What happens when the Hospital closes? Town meeting scheduled

Drawing of a Doctor with the palm of his hand showing
What happens when the Hospital closes? Town meeting scheduled

About the Author

Dave Gittings

Dave Gittings

Councillor Dave Gittings and his wife Susan have resided in Ward 3 for the past 25 plus years. Their three children attended Chisholm, EJ James Public School, and Oakville Trafalgar High School. Recently after a 30-year career in advertising management at the Toronto Star, this is Dave's first term as Town & Regional Councillor. Dave has been actively involved in both the business community and with a wide range of Oakville associations and groups.

Latest posts (See all)

Upper Oakville Shopping Centre Christmas Promotion 2016 Breakfast with Santa
Advertisement

After four years of construction, our new state-of-the-art Oakville Hospital officially open on December 13, 2015. Are you interested in learning about what will be happening to the former hospital site after the OTMH moves to its new location?

On Wednesday, November 25th, 6:00 – 9:00 p.m. at the Oakville Town Hall, there will be an Open House to find out what needs to take place over the next five years.

  1. how the vacant site and lands will be secured.
  2. the environmental, structural, and other studies that need to be completed before demolition.
  3. the public consultation that will take place to reinvent the site and design a new community centre.

The OTMH site was part of the town’s overall South Central Public Lands Study (SCPLS) — which reviewed a number of key sites, owned by the town, in south central Oakville (e.g. surplus school sites, Oakville Arena) and made recommendations about their future use, including recreation. This Open House is the first step towards the town’s commitment to further assess the former hospital site and report back on site design details, public consultation, and implementation steps.

Official Response on housing refugees at OTMH

Regarding comments of the OTMH site being used to house Syrian refugees, Mayor Rob Burton issued the following statement, “the legacy OTMH will not be decommissioned until March 31, 2016. The Town of Oakville owns the site and leases it to Halton Healthcare. Decisions about its use require Council approval. The Town’s current plan, once in possession, is to conduct environmental, heritage and site assessments before substantive demolition takes place.”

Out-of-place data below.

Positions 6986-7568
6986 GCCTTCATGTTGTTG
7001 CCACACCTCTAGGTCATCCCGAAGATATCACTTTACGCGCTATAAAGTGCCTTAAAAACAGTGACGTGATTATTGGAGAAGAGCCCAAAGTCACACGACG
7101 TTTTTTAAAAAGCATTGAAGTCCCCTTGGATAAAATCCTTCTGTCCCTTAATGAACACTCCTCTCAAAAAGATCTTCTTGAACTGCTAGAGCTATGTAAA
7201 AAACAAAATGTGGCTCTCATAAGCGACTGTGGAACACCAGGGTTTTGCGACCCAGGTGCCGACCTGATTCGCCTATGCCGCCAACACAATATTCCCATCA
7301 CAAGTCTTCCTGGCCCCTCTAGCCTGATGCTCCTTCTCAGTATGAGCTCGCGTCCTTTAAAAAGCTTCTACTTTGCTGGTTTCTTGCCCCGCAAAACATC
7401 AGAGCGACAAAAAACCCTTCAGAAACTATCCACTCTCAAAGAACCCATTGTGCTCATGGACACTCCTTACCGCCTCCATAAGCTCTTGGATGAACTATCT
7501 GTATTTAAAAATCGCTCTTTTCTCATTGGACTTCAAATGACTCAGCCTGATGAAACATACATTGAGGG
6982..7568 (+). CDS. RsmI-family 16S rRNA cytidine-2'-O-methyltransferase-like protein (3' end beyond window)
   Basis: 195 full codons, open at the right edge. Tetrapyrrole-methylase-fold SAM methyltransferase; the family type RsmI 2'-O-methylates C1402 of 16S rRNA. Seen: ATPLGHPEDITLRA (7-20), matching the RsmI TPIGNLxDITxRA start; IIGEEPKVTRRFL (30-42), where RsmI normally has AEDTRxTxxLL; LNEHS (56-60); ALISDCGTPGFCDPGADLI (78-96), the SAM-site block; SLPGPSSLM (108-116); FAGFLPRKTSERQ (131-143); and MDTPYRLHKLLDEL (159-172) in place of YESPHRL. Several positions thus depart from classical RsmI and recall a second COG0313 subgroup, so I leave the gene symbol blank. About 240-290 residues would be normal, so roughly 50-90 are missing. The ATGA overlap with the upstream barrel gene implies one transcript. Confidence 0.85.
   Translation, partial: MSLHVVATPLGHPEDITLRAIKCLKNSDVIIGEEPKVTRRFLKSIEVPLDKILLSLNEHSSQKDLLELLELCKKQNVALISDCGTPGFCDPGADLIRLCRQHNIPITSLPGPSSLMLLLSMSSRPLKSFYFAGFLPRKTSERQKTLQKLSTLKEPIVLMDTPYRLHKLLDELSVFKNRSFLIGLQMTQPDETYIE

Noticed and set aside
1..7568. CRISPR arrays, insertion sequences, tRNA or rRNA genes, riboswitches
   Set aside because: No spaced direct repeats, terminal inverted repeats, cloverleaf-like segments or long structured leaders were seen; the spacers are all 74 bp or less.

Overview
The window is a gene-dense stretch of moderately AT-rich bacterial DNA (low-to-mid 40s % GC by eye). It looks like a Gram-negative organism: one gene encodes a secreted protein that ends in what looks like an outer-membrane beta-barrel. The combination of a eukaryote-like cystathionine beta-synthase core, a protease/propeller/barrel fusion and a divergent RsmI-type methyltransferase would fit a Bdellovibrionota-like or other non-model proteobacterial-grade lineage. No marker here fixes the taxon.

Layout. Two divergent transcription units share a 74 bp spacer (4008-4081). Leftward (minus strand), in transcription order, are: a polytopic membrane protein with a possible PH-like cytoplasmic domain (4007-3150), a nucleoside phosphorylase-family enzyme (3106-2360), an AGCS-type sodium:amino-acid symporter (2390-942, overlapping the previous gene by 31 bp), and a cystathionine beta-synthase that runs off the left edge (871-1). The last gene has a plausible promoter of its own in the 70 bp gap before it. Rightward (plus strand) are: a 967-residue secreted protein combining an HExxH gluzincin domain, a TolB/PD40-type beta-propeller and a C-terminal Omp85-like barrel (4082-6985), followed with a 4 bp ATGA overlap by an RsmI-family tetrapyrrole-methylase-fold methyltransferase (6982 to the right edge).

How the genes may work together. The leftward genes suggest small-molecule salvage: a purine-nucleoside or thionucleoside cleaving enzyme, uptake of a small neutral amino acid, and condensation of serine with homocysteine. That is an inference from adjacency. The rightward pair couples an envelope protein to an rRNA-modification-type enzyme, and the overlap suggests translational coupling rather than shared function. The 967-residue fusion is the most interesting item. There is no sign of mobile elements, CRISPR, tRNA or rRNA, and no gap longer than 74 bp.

Recent remarks from Minister of Health and Long-Term Care Eric Hoskins’ said that the provincial government is looking at temporary housing options to address the potential influx of refugees. Minister Hoskins noted that this may include decommissioned hospitals such as the Oakville Trafalgar Memorial Hospital (OTMH) legacy building. The Ministry of Health and Long-Term Care later confirmed that there are no concrete plans at the moment and that Minister Hoskins’ remarks were only examples of possibilities the Ministry is investigating.

“Ontario remains committed to resettling and integrating refugees from Syria. We are ready to support the work of the federal government and we continue to work closely with our federal partners. Ontario announced in September that we would help resettle at least 10,000 refugees and we remain committed to doing our part to help resettle as many refugees as possible, as quickly as possible. The province is looking at a number of options to help resettle refugees and continue to look where there is capacity. No decisions have been made at this time and it would premature to speculate about the existing OTMH as an option.” Kevin Flynn, MPP Oakville

Should the Oakville hospital site on Reynolds be used to house Refugees after it is closed on December 13th?
Subscribe for FREE and STAY informed with OakvilleNews.Org
Advertisement

Tags:

, , , , , , , , , , ,


Readers Comments (5)

  1. elizabeth Lienert says:

    We were told when asked to donate to the new hospital that the old hospital would be reconfigured and it would be for a seniors home or controlled rental. I see no reason why it should be used to house immigrants that we neither can afford to support in this country if they can not support themselves. The burden it is placing on all Canadians is just too much.

     Reply
  2. Thomas says:

    The article says that the Hospital is being decommissioned in March 2015. My superb deductive abilities and pocket calculator tells me that they probably meant 2016 🙂

     Reply
    • Nolan Machan says:

      Thank you for noticing the error. The date has been changed to 2016.

      Have a great day!
      Nolan

       Reply
  3. Trish says:

    My husband was in hospital most of this year, we met many patients who need more time in hospital or a disability hospital for patients because there is a 5 year waiting list for them to get into. The ones I met told me they can not look after themselves, and you can not help them when there in need but can help refugee’s. I have triing to get help for a hospital bed for my husband but no government can help me. Please help the people in our own community first before helping them,

     Reply
  4. JC says:

    The absolute least they should do is replace a hospital facility that provides a community benefit with something similar. Otherwise what are we paying a premium for?

     Reply



Please note: Comment moderation is enabled and may delay your comment. There is no need to resubmit your comment.

%d bloggers like this: